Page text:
MonthDecember 2021

Reading of the Week: Cannabis & Cannabinoids in Psychiatry – the New AJP Paper; Also, Dr. Jillian Horton on Her Burnout & Recovery (QT)

From the Editor

It’s popular – but is it actually helpful?

With legalization, cannabis is readily available. Not surprisingly, our patients are increasingly trying it. But what’s the latest evidence? In the first selection, we consider a new paper that was just published by The American Journal of Psychiatry. Dr. Kevin P. Hill (of Harvard University) and his co-authors review almost 850 papers and comment on everything from the potential therapeutic effects of cannabis to clinician guidance. “There is little data indicating that cannabinoids are helpful in treating psychiatric illness, while there is considerable evidence that there is potential for harm in vulnerable populations such as adolescents and those with psychotic disorders.” We consider the big paper and its clinical implications.

marijuana_cannabis_plant

In this week’s second selection, we mull physicians and burnout. Dr. Jillian Horton (of the University of Manitoba) joins me for a Quick Takes podcast interview. We discuss burnout, mindfulness, and recovery. She comments on her own burnout: “I would get home at the end of my long shifts on the wards, and I would have nothing left. Nothing left for myself, nothing left for my spouse, nothing left for my children.”

Please note that there will be no Readings for the next two weeks. We will return in early January with the best of 2021.

DG

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Reading of the Week: Suicide and Ethnic Groups – the New Lancet Psychiatry Paper; Also, Cannabis & the Differential (JAMA Int Med)

From the Editor

Discrimination. Microaggression. Stigma. Patients in ethnic groups often face greater challenges and stresses than others. Do suicide rates differ? What are the implications for interventions?

These are good and important questions, yet the literature is thin. In a new paper for The Lancet Psychiatry, Isabelle M. Hunt (of the University of Manchester) and her co-authors consider suicide rates by ethnic group in the UK, focused on those who have had contact with mental health care. Drawing on a large database, they find lower rates of suicide completions compared to White patients, but significant variation among the different groups. The authors see potential clinical implications: “Clinicians and the services in which they work should be aware of the common and distinct social and clinical needs of minority ethnic patients with mental illness.”

fd1c8d415f97df29c61ed70a727e8974The Death of Socrates – and, yes, White patients died by suicide more

In the second selection, Dr. Anees Bahji (of the University of Calgary) and his co-authors consider cannabis use disorder in a patient who presents with cannabis hyperemesis syndrome. Their JAMA Internal Medicine paper is very practical; they suggest: “a multidisciplinary approach that incorporates psychotherapy, withdrawal symptom management, and close follow-up in the primary care setting is recommended for treatment of cannabis-related harms.”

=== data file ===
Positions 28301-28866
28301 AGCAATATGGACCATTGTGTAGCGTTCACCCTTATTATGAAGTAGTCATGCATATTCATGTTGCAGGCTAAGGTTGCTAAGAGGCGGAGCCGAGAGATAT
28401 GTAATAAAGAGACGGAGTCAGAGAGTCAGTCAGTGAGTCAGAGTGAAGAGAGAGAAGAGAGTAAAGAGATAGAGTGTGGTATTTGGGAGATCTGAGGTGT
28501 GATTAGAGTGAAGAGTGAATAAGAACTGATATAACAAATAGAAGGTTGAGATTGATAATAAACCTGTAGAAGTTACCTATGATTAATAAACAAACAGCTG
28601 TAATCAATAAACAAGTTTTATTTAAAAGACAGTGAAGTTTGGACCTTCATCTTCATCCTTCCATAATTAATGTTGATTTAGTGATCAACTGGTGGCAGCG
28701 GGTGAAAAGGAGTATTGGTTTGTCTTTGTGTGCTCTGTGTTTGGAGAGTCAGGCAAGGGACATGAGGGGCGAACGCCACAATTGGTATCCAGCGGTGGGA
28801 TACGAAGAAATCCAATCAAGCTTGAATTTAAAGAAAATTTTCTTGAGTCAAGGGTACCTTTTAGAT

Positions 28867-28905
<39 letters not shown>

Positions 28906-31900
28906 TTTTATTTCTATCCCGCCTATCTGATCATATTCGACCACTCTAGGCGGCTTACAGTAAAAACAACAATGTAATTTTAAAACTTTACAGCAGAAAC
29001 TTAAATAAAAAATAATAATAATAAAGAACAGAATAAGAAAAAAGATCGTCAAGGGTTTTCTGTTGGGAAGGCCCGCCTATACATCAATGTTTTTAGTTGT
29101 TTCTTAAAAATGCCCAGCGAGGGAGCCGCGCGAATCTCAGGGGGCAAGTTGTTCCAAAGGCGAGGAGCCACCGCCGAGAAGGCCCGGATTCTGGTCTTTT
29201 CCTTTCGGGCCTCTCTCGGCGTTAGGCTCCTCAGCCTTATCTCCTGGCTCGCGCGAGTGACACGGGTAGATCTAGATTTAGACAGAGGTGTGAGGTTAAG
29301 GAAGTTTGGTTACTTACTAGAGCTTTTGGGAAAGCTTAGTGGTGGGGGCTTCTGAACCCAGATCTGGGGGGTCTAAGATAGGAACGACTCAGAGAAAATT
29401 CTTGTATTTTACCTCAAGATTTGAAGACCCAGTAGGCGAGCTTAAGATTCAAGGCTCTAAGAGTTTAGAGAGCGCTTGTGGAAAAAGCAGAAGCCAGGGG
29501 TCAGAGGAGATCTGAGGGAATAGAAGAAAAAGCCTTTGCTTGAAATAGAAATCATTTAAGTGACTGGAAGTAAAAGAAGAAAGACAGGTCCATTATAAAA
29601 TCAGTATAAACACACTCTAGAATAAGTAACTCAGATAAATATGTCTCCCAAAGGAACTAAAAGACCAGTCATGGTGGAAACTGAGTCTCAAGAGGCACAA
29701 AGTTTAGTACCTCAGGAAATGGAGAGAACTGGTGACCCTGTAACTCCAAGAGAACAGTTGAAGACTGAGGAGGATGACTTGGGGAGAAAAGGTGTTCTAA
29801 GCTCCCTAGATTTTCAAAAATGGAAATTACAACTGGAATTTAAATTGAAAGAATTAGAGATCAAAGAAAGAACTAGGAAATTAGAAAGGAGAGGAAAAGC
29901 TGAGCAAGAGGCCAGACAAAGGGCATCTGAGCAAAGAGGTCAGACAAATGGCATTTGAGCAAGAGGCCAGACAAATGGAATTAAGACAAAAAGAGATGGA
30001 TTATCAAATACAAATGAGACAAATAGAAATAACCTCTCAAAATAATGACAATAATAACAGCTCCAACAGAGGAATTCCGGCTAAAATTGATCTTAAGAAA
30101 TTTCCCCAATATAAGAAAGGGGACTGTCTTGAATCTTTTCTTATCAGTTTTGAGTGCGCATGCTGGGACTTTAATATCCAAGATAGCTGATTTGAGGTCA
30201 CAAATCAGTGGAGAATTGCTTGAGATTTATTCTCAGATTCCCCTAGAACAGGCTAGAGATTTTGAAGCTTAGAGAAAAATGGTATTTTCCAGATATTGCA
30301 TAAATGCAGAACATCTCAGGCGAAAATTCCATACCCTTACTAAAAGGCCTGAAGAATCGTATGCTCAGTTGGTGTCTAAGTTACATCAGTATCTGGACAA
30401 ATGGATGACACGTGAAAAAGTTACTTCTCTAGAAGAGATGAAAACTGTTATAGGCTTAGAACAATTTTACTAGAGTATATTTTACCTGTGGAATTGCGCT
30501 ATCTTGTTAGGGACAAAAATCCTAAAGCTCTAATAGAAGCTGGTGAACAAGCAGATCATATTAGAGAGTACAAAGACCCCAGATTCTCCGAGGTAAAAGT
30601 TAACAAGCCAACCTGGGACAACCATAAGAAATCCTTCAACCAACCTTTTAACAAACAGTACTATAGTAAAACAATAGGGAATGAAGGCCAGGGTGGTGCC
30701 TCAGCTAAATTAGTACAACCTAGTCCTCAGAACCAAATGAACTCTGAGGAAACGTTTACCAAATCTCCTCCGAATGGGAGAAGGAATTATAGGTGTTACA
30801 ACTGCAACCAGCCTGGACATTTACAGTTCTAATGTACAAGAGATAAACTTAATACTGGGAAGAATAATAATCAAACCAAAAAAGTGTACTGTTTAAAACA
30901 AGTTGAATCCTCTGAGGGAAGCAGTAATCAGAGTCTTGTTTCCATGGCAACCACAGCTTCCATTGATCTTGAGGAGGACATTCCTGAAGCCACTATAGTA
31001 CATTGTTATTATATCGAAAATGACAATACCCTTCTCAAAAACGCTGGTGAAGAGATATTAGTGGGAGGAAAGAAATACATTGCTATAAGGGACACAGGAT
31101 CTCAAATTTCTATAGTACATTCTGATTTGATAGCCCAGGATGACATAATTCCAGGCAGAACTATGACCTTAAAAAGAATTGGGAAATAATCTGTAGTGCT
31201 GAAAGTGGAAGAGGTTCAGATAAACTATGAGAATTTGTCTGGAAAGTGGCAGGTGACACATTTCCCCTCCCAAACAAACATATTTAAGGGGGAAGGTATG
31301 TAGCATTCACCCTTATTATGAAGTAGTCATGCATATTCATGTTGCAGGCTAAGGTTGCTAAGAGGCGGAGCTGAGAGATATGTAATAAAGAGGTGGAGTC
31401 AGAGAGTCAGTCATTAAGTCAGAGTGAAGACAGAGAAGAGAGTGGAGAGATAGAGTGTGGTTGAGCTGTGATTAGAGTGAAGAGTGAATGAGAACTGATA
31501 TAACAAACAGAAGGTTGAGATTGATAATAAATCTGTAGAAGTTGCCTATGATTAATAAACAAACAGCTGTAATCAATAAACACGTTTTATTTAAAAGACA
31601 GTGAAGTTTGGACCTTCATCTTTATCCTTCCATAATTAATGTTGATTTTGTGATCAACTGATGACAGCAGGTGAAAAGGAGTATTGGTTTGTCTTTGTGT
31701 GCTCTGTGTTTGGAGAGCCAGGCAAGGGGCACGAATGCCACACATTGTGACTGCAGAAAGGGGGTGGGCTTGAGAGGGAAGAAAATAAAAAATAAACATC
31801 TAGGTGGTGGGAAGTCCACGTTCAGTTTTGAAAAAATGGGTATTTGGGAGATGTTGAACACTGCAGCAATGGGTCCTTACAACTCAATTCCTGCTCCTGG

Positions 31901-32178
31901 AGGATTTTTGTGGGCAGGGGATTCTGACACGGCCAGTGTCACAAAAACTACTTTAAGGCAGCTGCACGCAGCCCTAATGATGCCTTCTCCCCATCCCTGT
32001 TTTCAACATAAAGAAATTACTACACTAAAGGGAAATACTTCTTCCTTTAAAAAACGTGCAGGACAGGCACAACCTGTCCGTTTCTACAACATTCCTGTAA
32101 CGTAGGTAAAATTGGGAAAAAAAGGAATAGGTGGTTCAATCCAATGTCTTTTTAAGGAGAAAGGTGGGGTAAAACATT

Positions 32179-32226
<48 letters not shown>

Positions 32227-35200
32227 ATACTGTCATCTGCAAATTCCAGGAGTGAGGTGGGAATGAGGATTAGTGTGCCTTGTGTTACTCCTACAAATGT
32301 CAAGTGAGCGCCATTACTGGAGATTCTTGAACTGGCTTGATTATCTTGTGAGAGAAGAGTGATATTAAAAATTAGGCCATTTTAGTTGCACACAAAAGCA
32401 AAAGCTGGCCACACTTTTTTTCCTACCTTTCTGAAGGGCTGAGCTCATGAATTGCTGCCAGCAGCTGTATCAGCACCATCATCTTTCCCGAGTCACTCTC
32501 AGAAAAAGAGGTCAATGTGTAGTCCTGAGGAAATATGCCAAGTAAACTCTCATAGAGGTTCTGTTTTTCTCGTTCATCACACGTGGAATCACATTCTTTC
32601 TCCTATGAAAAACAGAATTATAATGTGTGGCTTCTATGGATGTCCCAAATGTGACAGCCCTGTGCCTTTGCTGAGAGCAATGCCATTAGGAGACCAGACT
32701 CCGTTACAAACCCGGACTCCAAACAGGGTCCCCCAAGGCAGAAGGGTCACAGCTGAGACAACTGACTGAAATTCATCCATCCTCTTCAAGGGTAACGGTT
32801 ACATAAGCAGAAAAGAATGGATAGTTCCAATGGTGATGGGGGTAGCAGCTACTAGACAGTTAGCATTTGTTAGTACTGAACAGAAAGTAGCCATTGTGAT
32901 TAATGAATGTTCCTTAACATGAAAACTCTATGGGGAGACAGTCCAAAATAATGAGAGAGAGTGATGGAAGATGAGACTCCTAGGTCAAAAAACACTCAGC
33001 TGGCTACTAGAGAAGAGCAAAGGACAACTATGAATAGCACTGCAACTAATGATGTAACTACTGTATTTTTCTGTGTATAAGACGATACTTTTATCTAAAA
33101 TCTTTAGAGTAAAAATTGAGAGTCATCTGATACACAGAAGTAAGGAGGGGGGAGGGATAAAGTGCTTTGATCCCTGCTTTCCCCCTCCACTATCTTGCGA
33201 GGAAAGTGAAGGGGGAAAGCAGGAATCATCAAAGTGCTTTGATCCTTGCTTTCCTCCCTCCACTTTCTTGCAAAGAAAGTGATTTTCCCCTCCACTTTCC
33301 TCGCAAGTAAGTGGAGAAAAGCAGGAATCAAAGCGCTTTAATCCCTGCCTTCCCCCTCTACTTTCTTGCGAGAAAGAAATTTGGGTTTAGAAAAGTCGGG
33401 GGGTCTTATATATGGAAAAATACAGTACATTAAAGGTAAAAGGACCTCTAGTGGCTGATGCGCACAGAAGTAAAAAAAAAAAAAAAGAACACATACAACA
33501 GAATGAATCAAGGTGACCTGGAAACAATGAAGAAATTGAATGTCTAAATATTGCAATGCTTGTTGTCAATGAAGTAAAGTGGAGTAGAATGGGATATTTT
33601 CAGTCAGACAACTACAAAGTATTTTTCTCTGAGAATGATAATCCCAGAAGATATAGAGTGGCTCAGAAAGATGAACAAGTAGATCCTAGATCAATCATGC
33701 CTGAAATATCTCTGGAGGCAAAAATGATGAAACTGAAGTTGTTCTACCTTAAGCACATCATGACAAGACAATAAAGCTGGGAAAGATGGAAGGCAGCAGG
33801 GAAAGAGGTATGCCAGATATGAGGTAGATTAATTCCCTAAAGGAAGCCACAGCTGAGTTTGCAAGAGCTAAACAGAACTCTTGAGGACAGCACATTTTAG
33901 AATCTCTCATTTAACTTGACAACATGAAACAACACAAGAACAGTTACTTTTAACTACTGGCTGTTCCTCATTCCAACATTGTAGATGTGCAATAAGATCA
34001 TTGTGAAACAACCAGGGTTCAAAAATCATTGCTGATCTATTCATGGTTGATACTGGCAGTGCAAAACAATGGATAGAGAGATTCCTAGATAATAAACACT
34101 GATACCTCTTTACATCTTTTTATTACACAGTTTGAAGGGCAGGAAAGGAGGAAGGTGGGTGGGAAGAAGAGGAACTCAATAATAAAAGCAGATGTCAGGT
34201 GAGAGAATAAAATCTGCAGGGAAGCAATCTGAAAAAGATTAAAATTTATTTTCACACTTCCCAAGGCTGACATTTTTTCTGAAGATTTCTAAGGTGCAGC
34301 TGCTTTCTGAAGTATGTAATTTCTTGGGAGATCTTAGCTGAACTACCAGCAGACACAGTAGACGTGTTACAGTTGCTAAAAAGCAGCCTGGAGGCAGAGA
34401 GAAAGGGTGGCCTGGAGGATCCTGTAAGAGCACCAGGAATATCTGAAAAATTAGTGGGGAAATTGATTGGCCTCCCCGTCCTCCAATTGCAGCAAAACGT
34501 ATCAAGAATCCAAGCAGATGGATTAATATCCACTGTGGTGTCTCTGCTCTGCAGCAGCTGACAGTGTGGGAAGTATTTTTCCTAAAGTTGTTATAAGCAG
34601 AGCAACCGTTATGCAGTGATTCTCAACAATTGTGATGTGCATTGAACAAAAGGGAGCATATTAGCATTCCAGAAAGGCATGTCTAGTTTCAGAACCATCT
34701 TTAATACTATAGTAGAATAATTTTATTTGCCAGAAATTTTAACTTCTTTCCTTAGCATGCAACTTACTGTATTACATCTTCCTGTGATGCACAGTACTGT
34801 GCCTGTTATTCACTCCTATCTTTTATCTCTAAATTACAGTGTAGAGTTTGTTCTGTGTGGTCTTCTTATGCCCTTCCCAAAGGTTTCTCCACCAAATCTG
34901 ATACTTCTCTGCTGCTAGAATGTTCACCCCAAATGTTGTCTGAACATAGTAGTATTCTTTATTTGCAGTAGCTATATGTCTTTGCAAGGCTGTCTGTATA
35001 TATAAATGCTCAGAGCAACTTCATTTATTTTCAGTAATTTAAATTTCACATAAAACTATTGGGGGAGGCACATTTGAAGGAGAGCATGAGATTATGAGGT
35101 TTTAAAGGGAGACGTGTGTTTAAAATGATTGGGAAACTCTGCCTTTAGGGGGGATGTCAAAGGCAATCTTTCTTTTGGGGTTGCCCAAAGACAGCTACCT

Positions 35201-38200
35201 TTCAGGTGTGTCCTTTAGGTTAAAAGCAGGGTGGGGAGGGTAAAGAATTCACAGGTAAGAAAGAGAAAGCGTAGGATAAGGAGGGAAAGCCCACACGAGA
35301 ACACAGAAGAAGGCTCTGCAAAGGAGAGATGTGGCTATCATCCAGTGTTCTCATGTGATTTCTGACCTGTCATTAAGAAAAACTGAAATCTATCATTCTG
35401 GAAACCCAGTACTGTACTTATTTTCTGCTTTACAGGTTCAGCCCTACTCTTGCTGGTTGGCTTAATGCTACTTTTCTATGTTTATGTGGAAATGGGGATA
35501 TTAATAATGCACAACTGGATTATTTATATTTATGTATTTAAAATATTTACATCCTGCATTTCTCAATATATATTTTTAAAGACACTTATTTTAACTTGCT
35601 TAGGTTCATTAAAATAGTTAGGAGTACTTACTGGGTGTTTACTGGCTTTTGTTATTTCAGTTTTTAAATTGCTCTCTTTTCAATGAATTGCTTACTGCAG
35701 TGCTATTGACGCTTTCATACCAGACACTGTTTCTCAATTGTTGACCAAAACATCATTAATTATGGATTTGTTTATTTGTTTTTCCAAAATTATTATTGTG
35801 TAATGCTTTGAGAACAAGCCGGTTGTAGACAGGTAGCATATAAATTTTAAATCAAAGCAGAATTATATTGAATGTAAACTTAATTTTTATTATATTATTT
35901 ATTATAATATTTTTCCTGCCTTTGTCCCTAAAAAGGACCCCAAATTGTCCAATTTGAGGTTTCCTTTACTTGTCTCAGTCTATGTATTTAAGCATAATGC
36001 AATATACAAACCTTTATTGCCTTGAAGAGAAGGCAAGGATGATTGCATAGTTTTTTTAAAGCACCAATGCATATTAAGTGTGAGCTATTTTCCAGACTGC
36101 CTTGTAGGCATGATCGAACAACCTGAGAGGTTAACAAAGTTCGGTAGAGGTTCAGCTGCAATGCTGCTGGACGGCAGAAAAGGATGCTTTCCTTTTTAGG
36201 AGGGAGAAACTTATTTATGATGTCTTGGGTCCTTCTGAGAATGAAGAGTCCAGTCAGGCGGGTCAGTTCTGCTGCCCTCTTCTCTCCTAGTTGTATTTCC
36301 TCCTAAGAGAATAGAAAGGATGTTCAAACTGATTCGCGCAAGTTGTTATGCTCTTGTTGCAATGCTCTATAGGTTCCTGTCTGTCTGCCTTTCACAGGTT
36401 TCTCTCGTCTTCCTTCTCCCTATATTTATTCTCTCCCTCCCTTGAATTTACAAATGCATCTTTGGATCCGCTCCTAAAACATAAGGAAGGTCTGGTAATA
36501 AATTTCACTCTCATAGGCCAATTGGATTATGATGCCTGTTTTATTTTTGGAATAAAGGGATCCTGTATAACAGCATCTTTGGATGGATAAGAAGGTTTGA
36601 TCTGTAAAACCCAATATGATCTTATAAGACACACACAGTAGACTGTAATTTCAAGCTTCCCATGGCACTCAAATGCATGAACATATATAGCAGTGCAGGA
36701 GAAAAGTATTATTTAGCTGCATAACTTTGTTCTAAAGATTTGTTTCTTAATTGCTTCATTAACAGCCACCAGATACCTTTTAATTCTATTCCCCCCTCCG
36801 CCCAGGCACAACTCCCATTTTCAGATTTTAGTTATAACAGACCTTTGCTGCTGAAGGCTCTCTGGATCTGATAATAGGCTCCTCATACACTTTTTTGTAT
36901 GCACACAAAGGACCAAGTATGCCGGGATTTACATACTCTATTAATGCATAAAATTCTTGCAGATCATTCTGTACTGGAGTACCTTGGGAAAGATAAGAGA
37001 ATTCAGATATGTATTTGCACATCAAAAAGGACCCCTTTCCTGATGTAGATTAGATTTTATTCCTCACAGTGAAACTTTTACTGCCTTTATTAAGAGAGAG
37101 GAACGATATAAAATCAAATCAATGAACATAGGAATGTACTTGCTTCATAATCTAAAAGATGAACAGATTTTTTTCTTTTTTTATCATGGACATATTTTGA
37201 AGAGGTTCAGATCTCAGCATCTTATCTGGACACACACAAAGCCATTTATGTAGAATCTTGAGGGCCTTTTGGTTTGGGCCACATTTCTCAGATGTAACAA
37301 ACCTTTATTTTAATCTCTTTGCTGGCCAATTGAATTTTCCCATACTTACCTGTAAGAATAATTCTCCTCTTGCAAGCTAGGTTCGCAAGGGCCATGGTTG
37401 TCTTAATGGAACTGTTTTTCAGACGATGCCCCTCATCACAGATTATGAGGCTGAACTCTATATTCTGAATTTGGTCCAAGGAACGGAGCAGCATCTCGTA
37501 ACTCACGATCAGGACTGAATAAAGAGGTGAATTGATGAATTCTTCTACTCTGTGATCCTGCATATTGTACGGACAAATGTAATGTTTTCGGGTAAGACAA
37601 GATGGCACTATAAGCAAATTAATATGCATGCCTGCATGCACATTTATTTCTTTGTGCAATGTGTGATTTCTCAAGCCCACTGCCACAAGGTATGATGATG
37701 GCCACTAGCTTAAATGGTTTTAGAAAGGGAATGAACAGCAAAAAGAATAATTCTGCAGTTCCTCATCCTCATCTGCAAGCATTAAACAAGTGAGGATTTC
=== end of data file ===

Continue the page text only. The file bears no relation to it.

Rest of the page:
DG

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Reading of the Week: Can We Prevent Depression in Older Adults? The New JAMA Psych Paper; Also, Homeless Youth and Mental Health (CJP)

From the Editor

It’s disabling and difficult to treat.

Can we prevent depression in older adults? Prevention is, of course, an important goal for any psychiatric disorder, reducing distress and health care costs. And the morbidity of major depressive disorder is great. A patient recently commented on his depressive episode: “I wouldn’t wish this on my worst enemy.”

Dr. Michael R. Irwin (of the University of California, Los Angeles) and his co-authors offer interesting data in a new JAMA Psychiatry paper. Focused on elderly adults with insomnia, they provided a form of CBT in an RCT. They find: “In this trial of older adults without depression but with insomnia disorder, delivery of CBT-I prevented incident and recurrent major depressive disorder by more than 50% compared with SET, an active comparator.” We review this big paper and its clinical implications.

unknownLess time with depression, more time for dancing

In the other selection, we consider homeless youth. In a new Canadian Journal of Psychiatry paper, Sean A. Kidd (of the University of Toronto) et al. draw on national survey data. “Youth homelessness is a wicked social problem with variable definitions, multiple determinants, corollaries, and outcomes.” They note the connection to sexual violence and make policy recommendations.

DG

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